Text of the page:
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"Blood All Over": Physicians' Group Identifies 115 Head Injuries Caused By So-Called "Less-Lethal" Projectiles

"We must ban the use of kinetic impact projectiles in crowd-control situations due both to the life-threatening injuries they can cause and their potential to violate freedom of expression and assembly," says Physicians for Human Rights. 

A police officer aims a projectile weapon at protesters who gathered in a call for justice for George Floyd following his death, outside the 3rd Police Precinct on May 27, 2020 in Minneapolis, Minnesota. (Photo: Kerem Yucel/AFP via Getty Images)

A police officer aims a projectile weapon at protesters who gathered in a call for justice for George Floyd following his death, outside the 3rd Police Precinct on May 27, 2020 in Minneapolis, Minnesota. (Photo: Kerem Yucel/AFP via Getty Images)

"My skull was showing." "My jaw looked like it got hit by a car." "I thought it was a brick."

These and other similar statements can be found in a report published Monday by the Nobel Peace Prize-winning organization Physicians for Human Rights (PHR), which found that at least 115 people suffered serious injuries after law enforcement officers illegally shot them above the clavicle with so-called "less-lethal" projectiles during this summer's protests against police brutality and racial injustice. 

In an effort to document the scope of kinetic impact projectile (KIP) use and the resulting injuries, PHR used open-source investigative methods to aggregate publicly available data on injuries sustained to the head, face, or neck due to the use of KIPs at protests from May 26 to July 27.

The product of that effort is a highly detailed interactive visualization titled "Shot in the Head." Though the data are national, the accompanying web page focuses on Los Angeles; Austin, Texas; and Portland, Oregon. 

Even though the majority of protesters remained peaceful during demonstrations in June and July of 2020, at some events police used crowd-control weapons, sometimes called "less-lethal" weapons. While tear gas, pepper spray, stun grenades, and acoustic weapons "have all been extensively employed," PHR explains, the group focuses its study on the widespread use of KIPs—commonly referred to as "rubber bullets" but encompassing a wide variety of projectiles fired directly at people during crowd-control operations worldwide.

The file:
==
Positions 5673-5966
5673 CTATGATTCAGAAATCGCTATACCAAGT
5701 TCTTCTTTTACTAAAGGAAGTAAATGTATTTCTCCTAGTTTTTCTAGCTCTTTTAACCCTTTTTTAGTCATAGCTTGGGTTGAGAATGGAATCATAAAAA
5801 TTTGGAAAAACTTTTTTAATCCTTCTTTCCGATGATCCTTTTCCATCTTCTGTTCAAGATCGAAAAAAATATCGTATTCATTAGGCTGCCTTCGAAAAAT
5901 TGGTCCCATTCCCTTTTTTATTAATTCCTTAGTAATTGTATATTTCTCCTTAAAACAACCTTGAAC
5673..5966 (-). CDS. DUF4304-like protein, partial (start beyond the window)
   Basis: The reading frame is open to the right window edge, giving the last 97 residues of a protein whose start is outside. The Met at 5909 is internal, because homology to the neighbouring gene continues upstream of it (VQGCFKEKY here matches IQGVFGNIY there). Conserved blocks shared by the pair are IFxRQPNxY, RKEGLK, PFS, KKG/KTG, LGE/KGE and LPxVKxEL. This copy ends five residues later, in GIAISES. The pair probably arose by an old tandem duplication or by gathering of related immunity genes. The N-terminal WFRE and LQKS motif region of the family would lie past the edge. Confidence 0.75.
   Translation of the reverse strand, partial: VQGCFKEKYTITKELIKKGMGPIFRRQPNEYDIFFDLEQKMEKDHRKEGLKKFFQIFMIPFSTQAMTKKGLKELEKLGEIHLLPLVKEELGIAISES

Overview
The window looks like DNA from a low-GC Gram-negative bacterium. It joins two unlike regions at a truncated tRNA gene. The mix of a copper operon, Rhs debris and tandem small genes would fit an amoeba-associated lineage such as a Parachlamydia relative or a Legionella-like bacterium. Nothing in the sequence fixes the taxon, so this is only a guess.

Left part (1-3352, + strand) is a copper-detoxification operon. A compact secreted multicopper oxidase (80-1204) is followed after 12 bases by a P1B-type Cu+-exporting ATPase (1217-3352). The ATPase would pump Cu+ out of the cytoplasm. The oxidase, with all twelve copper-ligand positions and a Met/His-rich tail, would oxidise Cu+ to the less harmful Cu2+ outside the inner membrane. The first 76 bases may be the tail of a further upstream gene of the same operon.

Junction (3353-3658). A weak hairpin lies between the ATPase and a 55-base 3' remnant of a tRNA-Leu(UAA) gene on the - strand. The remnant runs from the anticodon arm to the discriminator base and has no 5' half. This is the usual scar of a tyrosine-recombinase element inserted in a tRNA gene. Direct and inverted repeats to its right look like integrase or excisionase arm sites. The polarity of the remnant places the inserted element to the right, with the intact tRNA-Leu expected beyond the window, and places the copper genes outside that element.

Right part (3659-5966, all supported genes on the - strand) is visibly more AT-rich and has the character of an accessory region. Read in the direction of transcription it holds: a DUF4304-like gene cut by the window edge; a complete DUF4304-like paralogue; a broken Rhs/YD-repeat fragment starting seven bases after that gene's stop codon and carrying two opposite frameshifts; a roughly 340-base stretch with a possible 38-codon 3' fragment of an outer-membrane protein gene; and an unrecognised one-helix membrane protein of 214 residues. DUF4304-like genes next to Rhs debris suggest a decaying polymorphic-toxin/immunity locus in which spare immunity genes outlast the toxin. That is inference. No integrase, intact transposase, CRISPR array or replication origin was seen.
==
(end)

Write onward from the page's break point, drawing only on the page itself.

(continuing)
Although PHR says its count "is almost certainly an underestimation," the new study is the most comprehensive review of head injuries caused by KIPs to date, finding twice as many victims as USA Today and Kaiser Health News identified in July. 

PHR argues that "the classification of KIPs as 'less-lethal' contradicts extensive research illustrating that these weapons can cause serious injuries, permanent disabilities, and death." The potentially lethal nature of KIPs "depends greatly on the way it is used" and increases when these weapons are fired at close range or otherwise misused. 

PHR cites the U.N. Guidance on Less Lethal Weapons in Law Enforcement (pdf), which explains the known risks of KIP use:

  • Targeting the face or head may result in skull fracture and brain injury, damage to the eyes, including permanent blindness, or even death.
  • The firing of kinetic impact projectiles from the air or from an elevated position, such as during an assembly, increases the risk of striking protesters in the head. 
  • Targeting the torso may cause damage to vital organs, and there may be penetration of the body, especially when projectiles are fired at close range.

"Shooting civilians in the head with KIPs," PHR writes, "violates widely accepted use of force principles, which forbid targeting of the head and neck and emphasize proportional response to actual threats faced by law enforcement."